While trying to keep record about every new phenomenon that appears during the crisis, it is hard to analyse everything or test every insight that you gain through news bits or academic articles. We need to trust medical experts at the moment, also, in their own admission, that there is a lot we simply cannot know at the moment. For example, we may not know yet how the virus itself will be mutating, but we can watch societal processes mutating as the crisis progresses in real-time, mostly from our armchairs at home. We observe policy-making in the areas of economic aid and mechanisms of providing relief for laid-off workers to new ways of partying (meaning through applications like “Houseparty”, not the infamous in-person “Coronapartys”) and work-family-life taking place via Skype. Another theoretician, Peter Weibel, points out the new importance cyberspace has gained for producing and consuming cultural artefacts in our evolving ‘tele-society’7 while others lament the loss of personal contact. Despite concerts being broadcast and film festivals and art venues moving to the Internet, for most artists, the evolution of this new production and reception models has not reached a level for them to make ends meet. This is why many protested the lack of financial support the Austrian government ascribed to them and the absence of political leadership through Austria’s State Secretary for Cultural Affairs, whose failure must also be ascribed to a lack of negotiation power with the Minister of Finance8.
Scouring the news feeds further, we are confronted with comparisons of democratic and authoritarian regimes and their modes of resolving the crisis. Initially, South Korea had been a model of a democratic government handling it well, by trusting their citizens to honestly report their potential Covid-afflicted contacts, by keeping them well-informed and due to their successful “test and trace” mechanisms – relying much less on tracking their citizens through big data applications9. China’s oppression of early warnings regarding the spread of the virus is another bad example of a communist authoritarian regimes not willing to admit its own mistakes, similar to the Soviet Union initial cover-up of the meltdown of Chernobyl.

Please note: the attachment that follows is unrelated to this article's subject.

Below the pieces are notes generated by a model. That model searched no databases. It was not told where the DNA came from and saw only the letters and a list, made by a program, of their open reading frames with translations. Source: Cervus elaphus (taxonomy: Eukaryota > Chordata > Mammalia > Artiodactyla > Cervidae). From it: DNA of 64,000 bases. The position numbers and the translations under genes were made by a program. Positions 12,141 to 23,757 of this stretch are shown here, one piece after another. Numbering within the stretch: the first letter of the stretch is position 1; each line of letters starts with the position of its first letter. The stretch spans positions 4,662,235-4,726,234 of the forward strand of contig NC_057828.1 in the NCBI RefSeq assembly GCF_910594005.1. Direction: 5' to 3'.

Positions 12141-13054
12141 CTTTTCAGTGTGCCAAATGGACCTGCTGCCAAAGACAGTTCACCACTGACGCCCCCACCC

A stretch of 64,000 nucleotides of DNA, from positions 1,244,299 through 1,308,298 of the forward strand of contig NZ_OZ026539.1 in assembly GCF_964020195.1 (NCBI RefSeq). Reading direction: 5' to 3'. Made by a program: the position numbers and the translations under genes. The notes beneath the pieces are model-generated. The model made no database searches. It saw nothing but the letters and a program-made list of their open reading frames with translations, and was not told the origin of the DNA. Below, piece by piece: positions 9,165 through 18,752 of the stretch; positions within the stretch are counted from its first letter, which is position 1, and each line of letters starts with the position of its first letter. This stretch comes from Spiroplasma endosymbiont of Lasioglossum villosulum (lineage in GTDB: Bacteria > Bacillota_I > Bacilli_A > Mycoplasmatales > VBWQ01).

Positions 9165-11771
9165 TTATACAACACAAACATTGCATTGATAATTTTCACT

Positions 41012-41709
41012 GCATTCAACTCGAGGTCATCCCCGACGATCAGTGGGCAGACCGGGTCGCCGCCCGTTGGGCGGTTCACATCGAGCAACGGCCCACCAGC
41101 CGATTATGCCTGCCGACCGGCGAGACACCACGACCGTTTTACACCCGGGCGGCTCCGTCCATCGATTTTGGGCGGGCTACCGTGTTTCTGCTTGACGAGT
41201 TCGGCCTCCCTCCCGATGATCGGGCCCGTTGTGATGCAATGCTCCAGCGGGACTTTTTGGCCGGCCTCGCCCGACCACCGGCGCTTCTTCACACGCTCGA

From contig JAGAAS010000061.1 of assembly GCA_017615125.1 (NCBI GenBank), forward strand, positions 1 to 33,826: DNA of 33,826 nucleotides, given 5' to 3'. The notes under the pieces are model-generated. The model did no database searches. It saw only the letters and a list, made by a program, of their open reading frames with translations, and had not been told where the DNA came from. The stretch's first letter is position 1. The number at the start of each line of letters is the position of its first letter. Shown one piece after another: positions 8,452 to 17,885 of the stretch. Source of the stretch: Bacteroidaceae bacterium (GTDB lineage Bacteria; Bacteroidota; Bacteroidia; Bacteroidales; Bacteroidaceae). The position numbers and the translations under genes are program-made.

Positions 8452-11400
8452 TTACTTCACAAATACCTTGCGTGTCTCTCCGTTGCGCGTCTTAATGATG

At the same time, we witness authoritarian aspects in our own European societies, such as police controls in public gardens, fining people who stand too close together or fail to keep their children apart from other children in time10. The effects on small children who are suddenly cut off from their peers or even told to meet them with rejection must not be underestimated. However, the measures as a whole initially had a lot of approval in Austria and other European countries. It became evident that in the name of saving lives, large populations would accept a sharp break from their previous lives, and many inconveniences – and live solidarity. As time goes by – and there is more evidence that it will take a while until scientists will come up with a vaccine – we need to find a viable mode of living and plan for the future. It all comes down to the question:
What society do we want to live in, in which we do not have to give up our civil liberties but at the same time keep our most vulnerable populations safe from harm?
“My own freedom ending where that of others is threatened” has never been more relevant and more difficult to balance.
What about multilateralism?
Ivan Krastev, a scholar who co-authored a book about the antagonistic nature of states imitating other states’ way of life, technology and democratization11, highlighted a few observations shortly after the crisis took off in Europe, among them a rise in nationalism, authoritarian mechanisms, particularly regarding usage of personal data and surveillance, as well as more government intervention to mitigate the crisis. This is what we saw when heads of states and their governments proclaimed limited movement for citizens and lockdown measures in European countries. All of a sudden, borders were closed, and Foreign ministers would meet only to exchange views but not come up with a common strategy for the EU. Meanwhile, a financial package for the most vulnerable states, EU neighbours and countries in the Global South, has been initiated to prevent a humanitarian catastrophe12. A common approach to the crisis regarding member states is opposed as the Coronavirus Recovery Fund, to mitigate economical losses, has come under fire by no other countries than Austria, the Netherlands, Sweden and Denmark, the ‘frugal four’13. However, prosperity in the EU depends on all member states to recover economically, broke societies will not be able to consume what export-oriented countries like Austria and Germany put on the market. The fund is intended to stimulate the economies via direct funds and loans in the countries hit hardest, and could be seen as a new Marshall Plan for Europe after Covid-19, depending on how much will flow directly to these countries and how much will only lent to them.